The first change was adding two clicks of Low Speed Compression damping to the fork to keep it riding a bit taller, and I liked the change. Ariel thought my fork was probably a bit soft, so the second change was to up the fork air pressure from 70 psi to 75 psi. I immediately liked this change as well, and the fork felt more like when I last raced it. The firmer fork gave me more confidence in the front end of the bike, and gave me a good platform to push against in the corners. The stiffer front end meant I could keep my weight further forward in the corners while still balanced between front and rear. I thought this might hurt my ability to turn the bike but instead it allowed me to ride further forward and more actively weight the front tire and in fact I was turning the bike better. I thought harshness might be the trade off, but the rough test track proved me wrong. If anything the V10 was using its travel more effectively. All wins so far.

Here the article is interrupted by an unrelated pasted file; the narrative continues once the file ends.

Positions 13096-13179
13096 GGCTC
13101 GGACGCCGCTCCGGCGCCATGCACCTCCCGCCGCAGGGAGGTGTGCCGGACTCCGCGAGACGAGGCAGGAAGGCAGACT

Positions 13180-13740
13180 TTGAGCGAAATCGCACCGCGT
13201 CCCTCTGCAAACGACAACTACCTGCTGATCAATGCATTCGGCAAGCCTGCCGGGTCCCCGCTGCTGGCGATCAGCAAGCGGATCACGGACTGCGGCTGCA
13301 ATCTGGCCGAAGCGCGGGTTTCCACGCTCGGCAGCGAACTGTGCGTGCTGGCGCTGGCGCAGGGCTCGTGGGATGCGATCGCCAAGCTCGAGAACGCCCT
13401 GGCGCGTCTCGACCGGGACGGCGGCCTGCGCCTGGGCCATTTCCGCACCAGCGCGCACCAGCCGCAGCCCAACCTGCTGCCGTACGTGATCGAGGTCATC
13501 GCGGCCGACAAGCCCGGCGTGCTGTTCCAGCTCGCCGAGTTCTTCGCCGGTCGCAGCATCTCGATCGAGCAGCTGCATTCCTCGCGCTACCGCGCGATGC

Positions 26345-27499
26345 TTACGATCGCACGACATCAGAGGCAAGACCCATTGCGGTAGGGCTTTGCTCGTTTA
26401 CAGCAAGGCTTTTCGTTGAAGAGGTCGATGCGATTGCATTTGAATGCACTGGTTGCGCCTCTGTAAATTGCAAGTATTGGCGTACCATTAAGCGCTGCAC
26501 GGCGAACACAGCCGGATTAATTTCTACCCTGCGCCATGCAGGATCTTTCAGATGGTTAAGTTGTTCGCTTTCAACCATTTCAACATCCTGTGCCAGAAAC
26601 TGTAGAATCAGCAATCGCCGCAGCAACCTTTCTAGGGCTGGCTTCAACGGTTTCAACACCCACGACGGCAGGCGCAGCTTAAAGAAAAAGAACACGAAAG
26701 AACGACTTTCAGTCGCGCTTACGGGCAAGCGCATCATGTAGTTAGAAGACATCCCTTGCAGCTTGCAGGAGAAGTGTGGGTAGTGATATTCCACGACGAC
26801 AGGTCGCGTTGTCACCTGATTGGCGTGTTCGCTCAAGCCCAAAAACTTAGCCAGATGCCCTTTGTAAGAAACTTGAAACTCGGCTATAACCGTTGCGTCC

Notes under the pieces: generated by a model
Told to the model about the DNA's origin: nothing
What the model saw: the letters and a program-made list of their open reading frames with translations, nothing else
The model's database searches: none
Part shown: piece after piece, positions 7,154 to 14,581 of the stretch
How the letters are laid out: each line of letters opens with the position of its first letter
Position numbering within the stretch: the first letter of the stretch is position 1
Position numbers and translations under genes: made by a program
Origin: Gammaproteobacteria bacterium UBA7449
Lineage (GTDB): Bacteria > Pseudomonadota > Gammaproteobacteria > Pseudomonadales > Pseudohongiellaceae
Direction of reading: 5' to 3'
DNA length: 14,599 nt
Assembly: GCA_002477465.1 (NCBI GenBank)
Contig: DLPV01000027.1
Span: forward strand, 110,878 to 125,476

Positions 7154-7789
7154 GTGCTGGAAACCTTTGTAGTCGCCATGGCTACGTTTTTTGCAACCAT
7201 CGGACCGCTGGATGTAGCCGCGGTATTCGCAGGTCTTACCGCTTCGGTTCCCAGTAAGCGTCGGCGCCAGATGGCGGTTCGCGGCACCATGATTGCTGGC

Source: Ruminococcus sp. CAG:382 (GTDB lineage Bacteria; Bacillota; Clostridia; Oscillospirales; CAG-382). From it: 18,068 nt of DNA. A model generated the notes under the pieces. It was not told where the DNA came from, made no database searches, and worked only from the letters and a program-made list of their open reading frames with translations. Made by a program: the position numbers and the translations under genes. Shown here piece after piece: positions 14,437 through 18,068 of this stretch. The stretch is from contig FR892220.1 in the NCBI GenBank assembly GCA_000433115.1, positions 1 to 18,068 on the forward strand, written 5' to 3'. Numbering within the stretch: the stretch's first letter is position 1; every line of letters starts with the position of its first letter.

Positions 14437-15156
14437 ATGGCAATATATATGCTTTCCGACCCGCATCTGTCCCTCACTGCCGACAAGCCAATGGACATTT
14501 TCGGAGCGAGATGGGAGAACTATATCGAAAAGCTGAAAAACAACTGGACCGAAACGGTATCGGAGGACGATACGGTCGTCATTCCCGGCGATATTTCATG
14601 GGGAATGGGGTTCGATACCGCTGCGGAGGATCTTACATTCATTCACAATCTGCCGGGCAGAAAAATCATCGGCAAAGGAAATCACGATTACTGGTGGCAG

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Starting to scrub the V10 off the Lower Canadian Open step down.

We kept moving in the same direction to find the limts. We upped the air pressure again to 78 psi and the Fox 49 and V10 were coming alive. In the severe compressions the fork was sitting taller, allowing it to use more travel to eat those compressions. I was gaining confidence in the front end, and starting to really push the bike through some of the scarier steeper sections.

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Nerding out on suspension with someone ...

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... that rides this well is a neat experience.